As of the census of 2000, there were 5,952 people, 2,103 households, and 1,491 families residing in the town. The population density was 1,333.1 people per square mile (515.3/km2). There were 2,334 housing units at an average density of 522.8 per square mile (202.1/km2). The racial makeup of the town was 57.33% White, 36.59% African American, 0.64% Native American, 0.55% Asian, 0.05% Pacific Islander, 2.97% from other races, and 1.86% from two or more races. Hispanic or Latino of any race were 4.20% of the population.
There were 2,103 households, out of which 40.6% had children under the age of 18 living with them, 43.6% were married couples living together, 23.1% had a female householder with no husband present, and 29.1% were non-families. 25.6% of all households were made up of individuals, and 9.6% had someone living alone who was 65 years of age or older. The average household size was 2.61 and the average family size was 3.09.
In the town, the population was spread out, with 28.9% under the age of 18, 10.5% from 18 to 24, 30.0% from 25 to 44, 18.1% from 45 to 64, and 12.5% who were 65 years of age or older. The median age was 32 years. For every 100 females, there were 87.5 males. For every 100 females age 18 and over, there were 81.8 males.
The median income for a household in the town was $31,711, and the median income for a family was $37,335. Males had a median income of $30,634 versus $21,796 for females. The per capita income for the town was $15,202. About 16.5% of families and 17.6% of the population were below the poverty line, including 26.6% of those under age 18 and 11.7% of those age 65 or over.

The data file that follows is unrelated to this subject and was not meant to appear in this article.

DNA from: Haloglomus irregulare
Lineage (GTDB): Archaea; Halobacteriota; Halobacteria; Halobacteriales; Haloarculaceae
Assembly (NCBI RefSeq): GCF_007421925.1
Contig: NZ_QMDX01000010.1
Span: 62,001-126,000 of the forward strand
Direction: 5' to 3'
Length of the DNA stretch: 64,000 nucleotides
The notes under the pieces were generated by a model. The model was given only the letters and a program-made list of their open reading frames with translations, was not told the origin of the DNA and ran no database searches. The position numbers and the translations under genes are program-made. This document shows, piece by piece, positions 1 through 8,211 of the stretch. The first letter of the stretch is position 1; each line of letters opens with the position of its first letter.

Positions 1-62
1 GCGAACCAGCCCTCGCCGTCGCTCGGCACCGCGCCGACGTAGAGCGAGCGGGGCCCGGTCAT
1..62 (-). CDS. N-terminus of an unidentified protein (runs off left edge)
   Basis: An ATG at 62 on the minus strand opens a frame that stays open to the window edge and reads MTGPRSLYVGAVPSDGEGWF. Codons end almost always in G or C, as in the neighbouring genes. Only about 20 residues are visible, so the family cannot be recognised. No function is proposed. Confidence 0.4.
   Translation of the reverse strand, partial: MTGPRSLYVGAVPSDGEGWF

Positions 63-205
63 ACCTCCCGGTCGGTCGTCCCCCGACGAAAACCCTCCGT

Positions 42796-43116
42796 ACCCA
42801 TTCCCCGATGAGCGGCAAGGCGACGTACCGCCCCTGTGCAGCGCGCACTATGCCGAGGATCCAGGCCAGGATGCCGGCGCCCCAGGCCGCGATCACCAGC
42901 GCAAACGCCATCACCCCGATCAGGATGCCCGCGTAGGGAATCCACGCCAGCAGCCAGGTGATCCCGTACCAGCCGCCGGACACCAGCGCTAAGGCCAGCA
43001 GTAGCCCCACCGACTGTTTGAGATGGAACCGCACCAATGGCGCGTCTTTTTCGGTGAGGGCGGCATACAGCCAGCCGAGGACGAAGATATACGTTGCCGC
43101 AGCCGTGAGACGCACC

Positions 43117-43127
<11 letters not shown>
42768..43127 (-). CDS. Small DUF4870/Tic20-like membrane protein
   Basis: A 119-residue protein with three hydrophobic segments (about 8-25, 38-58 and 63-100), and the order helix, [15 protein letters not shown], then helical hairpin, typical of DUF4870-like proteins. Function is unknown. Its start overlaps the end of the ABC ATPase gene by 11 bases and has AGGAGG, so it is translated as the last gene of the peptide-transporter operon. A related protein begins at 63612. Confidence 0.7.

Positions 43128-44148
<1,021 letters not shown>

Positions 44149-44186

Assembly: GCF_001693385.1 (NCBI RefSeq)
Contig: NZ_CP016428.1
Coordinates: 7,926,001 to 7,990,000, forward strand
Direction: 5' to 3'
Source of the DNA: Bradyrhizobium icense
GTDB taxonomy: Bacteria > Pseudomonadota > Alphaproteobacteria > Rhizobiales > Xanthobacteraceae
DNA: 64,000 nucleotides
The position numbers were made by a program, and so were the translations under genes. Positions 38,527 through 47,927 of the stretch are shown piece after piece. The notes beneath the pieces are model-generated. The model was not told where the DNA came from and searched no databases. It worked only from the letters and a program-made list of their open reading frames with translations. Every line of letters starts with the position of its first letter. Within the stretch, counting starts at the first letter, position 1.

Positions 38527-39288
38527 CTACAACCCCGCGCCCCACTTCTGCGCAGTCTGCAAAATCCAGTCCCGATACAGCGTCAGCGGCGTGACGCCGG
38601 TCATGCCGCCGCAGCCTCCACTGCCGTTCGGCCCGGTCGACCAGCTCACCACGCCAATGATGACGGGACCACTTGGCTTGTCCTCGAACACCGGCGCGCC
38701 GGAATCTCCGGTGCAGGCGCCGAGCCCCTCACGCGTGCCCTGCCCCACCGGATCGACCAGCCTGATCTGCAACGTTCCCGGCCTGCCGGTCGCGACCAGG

- Charlamagne Tha God, radio and TV personality
- Omar Brown (defensive back, born 1988), National Football League player
- Andre Ellington, National Football League player
- Bruce Ellington, National Football League player
- Steven Furtick, pastor of Elevation Church
- Ryan Stewart, football player, 2 Live Stews radio personality with brother Doug
- "Town officials". Town of Moncks Corner. Archived from the original on November 16, 2012. Retrieved February 19, 2013.
- "2019 U.S. Gazetteer Files". United States Census Bureau. Retrieved July 29, 2020.
- "Population and Housing Unit Estimates". United States Census Bureau. May 24, 2020. Retrieved May 27, 2020.
- "U.S. Census website". United States Census Bureau. Retrieved 2008-01-31.
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- "Find a County". National Association of Counties. Retrieved 2011-06-07.
- "Geographic Identifiers: 2010 Demographic Profile Data (G001): Moncks Corner town, South Carolina". U.S. Census Bureau, American Factfinder. Archived from the original on February 12, 2020. Retrieved April 4, 2014.
- Bo Petersen, "Researchers explore local tribe's ties to legendary temple", The Post and Courier, 17 April 2005, accessed 14 December 2011
- Bo Petersen, "Local tribe reclaims its roots, heritage", 17 April 2005, accessed 14 December 2011
- "Huguenots" in Walter Edgar, ed., The South Carolina Encyclopedia (Columbia: USC Press, 2006)
- Gannett, Henry (1905). The Origin of Certain Place Names in the United States. U.S. Government Printing Office. p. 212.
- Windley, Lathan (2014). A Profile of Runaway Slaves in Virginia and South Carolina from 1730 Through 1787. Routledge.
- Buchanan, John (1997). The Road to Guilford Courthouse. New York: John Wiley & Sons. pp. 60–63. ISBN 9780471327165.
- "National Register Information System". National Register of Historic Places. National Park Service. July 9, 2010.
- "US Gazetteer files: 2010, 2000, and 1990". United States Census Bureau. 2011-02-12. Retrieved 2011-04-23.
- "Census of Population and Housing". Census.gov. Retrieved June 4, 2015.
- "South Carolina libraries and archives". SCIWAY. Retrieved 7 June 2019.